If you love collecting shells from a beach, you surely have at your home shells collected from several different beaches.

Let's say you have shells from three different beaches. Let B1 be the set of shells collected from the first beach, B2 the set of shells collected from the second beach, and B3 the set of shells collected from the third beach. Altogether, your collecting activity can be recorded by the set A={B1, B2, B3}. However, when you bring those shells at home, you will most likely mix them all up in one heap of shells. So if for instance, B1={S1, S2, S3}, B2={S4, S5} and B3={S6, S7, S8, S9}, where the symbols S1, ...., S9 represent the collected shells, then your collection at home, after the shells have been placed all together, is given by the set C={S1, S2, ..., S9}. Now, more generally, the union of a set A is the set C of all elements of individual elements of A. We write the union of A as UA, thus C=UA.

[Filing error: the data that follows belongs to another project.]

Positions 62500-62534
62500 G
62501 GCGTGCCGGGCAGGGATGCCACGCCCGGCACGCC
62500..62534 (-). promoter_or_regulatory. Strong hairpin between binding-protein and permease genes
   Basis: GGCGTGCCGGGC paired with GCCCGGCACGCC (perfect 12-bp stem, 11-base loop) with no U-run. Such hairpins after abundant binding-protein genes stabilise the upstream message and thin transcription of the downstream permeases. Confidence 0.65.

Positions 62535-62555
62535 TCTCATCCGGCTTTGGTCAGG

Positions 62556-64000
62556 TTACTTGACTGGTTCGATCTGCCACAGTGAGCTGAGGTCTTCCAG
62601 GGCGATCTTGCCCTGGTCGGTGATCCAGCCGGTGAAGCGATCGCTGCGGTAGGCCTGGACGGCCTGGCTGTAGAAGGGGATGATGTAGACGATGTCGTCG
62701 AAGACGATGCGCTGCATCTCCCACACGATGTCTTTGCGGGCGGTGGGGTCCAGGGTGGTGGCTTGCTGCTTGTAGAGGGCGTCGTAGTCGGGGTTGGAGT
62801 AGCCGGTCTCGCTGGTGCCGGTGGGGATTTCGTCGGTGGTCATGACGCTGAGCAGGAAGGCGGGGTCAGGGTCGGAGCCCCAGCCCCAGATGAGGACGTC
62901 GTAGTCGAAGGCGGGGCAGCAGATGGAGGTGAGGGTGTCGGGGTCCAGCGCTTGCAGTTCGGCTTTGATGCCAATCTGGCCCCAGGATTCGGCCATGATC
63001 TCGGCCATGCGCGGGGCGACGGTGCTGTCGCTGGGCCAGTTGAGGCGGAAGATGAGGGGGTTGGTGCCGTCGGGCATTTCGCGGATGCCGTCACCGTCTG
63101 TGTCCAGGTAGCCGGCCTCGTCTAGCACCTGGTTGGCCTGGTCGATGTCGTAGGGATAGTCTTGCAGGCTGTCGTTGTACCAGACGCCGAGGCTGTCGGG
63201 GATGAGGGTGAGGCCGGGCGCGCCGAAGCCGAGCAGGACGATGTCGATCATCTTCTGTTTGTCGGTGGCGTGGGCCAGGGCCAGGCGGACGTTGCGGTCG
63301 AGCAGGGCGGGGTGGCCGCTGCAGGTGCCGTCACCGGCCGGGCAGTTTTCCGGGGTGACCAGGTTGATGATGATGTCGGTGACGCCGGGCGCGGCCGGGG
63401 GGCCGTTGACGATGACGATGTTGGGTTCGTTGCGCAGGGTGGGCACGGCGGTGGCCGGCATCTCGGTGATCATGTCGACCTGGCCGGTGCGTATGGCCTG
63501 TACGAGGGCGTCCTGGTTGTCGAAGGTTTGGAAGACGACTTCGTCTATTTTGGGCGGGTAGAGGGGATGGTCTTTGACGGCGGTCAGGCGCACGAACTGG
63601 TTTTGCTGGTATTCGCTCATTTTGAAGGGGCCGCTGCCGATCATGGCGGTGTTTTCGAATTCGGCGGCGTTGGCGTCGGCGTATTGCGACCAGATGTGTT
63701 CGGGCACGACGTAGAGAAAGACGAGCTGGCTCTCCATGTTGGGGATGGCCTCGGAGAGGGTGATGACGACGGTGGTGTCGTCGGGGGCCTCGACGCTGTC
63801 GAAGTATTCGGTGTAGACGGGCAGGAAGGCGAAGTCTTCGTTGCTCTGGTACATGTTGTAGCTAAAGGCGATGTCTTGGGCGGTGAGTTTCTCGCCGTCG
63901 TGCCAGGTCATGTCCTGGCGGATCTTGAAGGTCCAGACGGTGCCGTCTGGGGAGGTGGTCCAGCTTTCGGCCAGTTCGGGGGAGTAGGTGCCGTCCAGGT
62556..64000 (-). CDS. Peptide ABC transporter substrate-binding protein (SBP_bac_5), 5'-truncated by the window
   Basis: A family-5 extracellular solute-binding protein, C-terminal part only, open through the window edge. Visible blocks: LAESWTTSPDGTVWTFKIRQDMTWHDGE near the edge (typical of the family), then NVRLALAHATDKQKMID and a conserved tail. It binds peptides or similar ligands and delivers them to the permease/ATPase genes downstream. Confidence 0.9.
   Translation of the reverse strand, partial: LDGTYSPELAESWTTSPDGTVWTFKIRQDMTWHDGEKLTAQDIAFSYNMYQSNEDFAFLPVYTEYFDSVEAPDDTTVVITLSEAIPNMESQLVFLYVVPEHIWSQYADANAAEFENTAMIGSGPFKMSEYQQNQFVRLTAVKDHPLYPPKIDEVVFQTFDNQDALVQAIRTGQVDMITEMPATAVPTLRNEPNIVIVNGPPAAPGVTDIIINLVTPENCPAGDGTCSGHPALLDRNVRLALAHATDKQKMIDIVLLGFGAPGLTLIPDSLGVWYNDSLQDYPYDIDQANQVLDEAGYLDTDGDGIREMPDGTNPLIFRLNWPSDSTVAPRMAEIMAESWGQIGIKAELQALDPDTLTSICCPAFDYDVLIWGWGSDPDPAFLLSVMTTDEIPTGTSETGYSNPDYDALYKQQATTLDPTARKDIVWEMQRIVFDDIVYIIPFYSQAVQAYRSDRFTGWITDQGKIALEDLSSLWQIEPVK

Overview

**Exploration 5.1.** Compute the following unions (i.e., write down what set they equal to by explicitly listing the elements enclosed between braces).

- U{}=?
- U{{}}=?
- U{{{}}}=?
- U{{},{A}}=?
- U{{A, B}, {A, {}}, {C}}=?
- U{{A, B}, {A, C}, {{A, C, {}}}}=?

**Exploration 5.2.**

- Draw several different tree diagrams for sets, ensuring in each case that every element of the set being considered is itself a set. Then, for each of these drawings, draw the tree diagram for the union of the corresponding set.
- While busy with the task above, did you notice that the union construction shrinks the height of the tree? In contrast, the singleton and the quotient constructions grow the trees (make a few sketches to get convinced of this).